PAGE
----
In the month that has gone by after the Bhopal gas tragedy verdict, the reaction to the punishment handed out to the accused has been remarkable. After 25 years of apathy, we have seem to have re-discovered the pain caused by the callous disregard for human lives displayed by a large and reputed multinational. The reaction has been uniformly strident and has lasted longer than the standard two week cycle that most stories have nowadays. The government which did not anticipate the ferocity of the reaction has been forced to react. And while satisfactory resolution is no longer a possibility, could the national outrage be a sign that we do occasionally care about the right things?
Of course, it did take us 25 years to feel this way about the biggest industrial disaster of all time. In the meantime, Warren Anderson was virtually escorted out of the country the day after the tragedy and the Supreme Court reached a settlement with the company in 1998 that expressly ruled out any further prosecution of the company. In 25 years, we have still not bothered to detoxify the site and it still poses a threat to those living in the vicinity. So why the outrage now? Even this verdict could scarcely have gone any other way, since the court ruled out filing charges under a section that could allow for stiffer punishment. We are fiddling with the stable door, well after the horse has bolted and retired in a luxury home in New York.
And why spew venom on the government today? For decades, barring a small group of committed activists who were increasingly cast as being part of the tedious lunatic fringe banging on and on about a stale subject, few remembered the catastrophe and the money received as settlement found its way everywhere but in the hands of those for whom it was intended. We saw this, occasionally read about it and did not react. We remembered the tragedy only on occasions like anniversaries, most notably the silver jubilee, which happened a few months earlier and which received the usual two week air play without any real action.
But the verdict struck a different chord. 25 years too late, we woke up and demanded retrospective justice. Suddenly we bemoaned the low value accorded to Indian lives and looked for parallels with the US posture on the BP oil spill. And above all, we now want Warren Anderson to be extradited to be tried here. Of course, it might still take us another 25 years to get a verdict if that were to happen, but so what?
It is instructive that our outrage is still largely framed by the ‘insult to India’ narrative rather than a genuine concern for the victims. The ‘insult to India’ storyline has proved to be a particularly rich emotional vein nowadays, with our pride clearly being paper thin and subject to several assaults. So when Gandhi’s memorabilia is sold or Tagore’s work is put on the block we get outraged. In the 25 years that have gone by, the Indian view of itself has undergone a dramatic transformation and our reaction wants a price to be put to our new found status. Our anger is the anger of the neo-rich, which seeks an acknowledgement from the dominant elite that it too has arrived and is worthy of consideration. The fact that the key demand seems to have to do with Warren Anderson is particularly revealing for in his prosecution lies the symbolic salvation of our injured egos. By focusing on punishment rather than redress, we have converted the problem of the victims of Bhopal into our problem. The people who equate themselves with Indian sentiment now want to feel better about themselves; the victims are a device to allow this to happen. The desire is to teach the US and the contempt it professes for India a lesson and this is more easily achieved through the a symbolic act like Anderson’s extradition than the substantive one of looking after the victims of the disaster.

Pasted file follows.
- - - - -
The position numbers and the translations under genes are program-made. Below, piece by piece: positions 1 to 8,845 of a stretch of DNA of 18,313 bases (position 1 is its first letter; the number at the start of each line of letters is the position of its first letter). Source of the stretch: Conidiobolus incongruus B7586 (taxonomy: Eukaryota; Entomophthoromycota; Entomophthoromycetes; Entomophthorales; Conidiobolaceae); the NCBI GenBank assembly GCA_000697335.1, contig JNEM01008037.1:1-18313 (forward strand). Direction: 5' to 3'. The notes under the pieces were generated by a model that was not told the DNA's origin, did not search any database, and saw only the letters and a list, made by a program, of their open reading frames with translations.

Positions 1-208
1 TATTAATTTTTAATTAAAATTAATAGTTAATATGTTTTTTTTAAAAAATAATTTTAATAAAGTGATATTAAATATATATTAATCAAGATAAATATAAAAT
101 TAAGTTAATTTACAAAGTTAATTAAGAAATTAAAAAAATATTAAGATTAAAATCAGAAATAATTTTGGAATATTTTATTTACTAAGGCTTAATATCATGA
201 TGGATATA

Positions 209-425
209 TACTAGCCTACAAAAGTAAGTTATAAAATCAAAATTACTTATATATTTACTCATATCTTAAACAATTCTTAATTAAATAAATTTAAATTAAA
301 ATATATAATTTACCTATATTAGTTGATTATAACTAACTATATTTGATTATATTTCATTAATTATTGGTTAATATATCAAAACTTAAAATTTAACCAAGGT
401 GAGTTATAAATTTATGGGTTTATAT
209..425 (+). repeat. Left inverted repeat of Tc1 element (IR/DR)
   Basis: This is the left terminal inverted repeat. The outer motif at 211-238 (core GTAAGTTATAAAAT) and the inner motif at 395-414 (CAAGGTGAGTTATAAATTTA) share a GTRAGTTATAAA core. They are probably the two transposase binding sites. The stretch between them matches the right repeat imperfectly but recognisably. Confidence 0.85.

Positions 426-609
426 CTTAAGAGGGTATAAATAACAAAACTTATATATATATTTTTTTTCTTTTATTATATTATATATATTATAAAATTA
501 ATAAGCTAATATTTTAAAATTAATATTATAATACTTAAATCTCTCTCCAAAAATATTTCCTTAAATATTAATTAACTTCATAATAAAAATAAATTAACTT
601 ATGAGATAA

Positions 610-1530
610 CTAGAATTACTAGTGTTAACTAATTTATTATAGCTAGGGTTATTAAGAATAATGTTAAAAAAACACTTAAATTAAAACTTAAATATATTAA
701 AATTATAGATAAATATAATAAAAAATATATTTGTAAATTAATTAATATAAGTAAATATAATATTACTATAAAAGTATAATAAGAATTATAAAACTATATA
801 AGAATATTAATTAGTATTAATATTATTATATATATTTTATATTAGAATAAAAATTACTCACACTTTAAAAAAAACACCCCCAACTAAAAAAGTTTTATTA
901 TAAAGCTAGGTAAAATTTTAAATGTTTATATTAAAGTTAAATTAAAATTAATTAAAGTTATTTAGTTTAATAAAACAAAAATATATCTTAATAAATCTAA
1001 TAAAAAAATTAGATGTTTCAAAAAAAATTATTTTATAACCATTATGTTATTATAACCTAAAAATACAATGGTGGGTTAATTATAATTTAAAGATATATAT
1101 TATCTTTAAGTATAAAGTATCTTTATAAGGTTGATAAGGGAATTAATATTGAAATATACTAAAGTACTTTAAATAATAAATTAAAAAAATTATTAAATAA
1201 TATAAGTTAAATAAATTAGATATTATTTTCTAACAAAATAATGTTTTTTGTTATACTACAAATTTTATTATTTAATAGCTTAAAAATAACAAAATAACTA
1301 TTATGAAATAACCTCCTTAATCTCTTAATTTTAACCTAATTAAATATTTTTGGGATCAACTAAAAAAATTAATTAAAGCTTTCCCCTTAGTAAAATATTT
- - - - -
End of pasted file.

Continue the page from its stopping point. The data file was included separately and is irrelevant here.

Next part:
In any case, the reaction now is little more than petulant fantasy. There is very little real chance of legal action and given our experience with Headley, virtually no chance of the US Government paying heed to the demands of extraditing Warren Anderson. The reaction of the government, although slow to begin with is ideally suited to quieten the symbolic nature of the anger. Appoint a mega-mumble committee, which meets solemnly a few times, come out with a list of proposals that include some numbers and appear to initiate action on several fronts. Douse the symbolic fire with symbolic action and in doing so expose the shallowness of the apparent anger. It seems to be working.